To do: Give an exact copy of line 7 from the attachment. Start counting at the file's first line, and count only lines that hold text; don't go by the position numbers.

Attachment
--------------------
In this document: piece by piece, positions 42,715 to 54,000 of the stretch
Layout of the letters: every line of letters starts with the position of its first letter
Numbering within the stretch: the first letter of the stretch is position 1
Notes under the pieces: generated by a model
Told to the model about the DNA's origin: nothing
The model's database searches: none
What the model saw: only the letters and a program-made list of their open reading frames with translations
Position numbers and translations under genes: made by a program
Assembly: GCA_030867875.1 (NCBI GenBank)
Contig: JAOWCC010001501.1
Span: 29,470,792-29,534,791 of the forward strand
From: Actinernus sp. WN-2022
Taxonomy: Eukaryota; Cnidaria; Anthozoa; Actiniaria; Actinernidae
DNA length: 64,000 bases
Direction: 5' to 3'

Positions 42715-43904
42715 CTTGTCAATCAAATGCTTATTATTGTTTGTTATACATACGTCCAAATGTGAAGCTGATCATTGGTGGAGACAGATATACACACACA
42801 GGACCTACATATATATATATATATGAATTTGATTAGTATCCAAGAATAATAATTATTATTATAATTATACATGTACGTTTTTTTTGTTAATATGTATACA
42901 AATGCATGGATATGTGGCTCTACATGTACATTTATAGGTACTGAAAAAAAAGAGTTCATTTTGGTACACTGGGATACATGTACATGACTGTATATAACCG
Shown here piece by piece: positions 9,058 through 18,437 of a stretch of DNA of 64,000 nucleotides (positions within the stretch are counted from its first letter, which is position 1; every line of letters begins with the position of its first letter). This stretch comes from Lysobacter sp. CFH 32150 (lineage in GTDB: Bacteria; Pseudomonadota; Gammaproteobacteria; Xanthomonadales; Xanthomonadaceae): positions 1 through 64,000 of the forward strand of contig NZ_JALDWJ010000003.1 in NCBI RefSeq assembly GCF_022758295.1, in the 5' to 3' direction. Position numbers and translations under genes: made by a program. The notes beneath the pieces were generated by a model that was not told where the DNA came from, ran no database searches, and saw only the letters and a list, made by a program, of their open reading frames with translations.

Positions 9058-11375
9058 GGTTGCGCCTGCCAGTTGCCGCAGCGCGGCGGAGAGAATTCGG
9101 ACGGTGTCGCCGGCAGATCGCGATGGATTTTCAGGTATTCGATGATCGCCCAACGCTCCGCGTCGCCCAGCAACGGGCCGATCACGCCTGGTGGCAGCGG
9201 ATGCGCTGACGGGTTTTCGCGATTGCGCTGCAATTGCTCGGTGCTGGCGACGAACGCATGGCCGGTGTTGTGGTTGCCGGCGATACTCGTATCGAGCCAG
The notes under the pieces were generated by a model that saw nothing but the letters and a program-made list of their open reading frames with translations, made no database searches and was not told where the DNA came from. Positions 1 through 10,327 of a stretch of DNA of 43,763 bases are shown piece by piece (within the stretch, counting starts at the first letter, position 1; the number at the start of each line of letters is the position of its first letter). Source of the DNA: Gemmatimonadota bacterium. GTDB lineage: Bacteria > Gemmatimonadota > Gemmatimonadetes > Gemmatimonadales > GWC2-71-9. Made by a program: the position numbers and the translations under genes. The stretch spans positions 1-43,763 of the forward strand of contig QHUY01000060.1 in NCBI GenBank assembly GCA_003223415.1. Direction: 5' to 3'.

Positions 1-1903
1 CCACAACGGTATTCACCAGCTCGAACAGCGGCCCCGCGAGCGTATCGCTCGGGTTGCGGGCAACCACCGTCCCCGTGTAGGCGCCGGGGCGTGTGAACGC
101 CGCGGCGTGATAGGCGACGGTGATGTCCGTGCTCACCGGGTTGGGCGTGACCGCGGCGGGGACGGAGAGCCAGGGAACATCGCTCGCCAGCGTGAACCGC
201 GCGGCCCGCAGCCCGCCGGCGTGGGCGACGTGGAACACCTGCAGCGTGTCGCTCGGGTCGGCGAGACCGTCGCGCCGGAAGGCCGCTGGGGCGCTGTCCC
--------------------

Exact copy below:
What the model saw: only the letters and a program-made list of their open reading frames with translations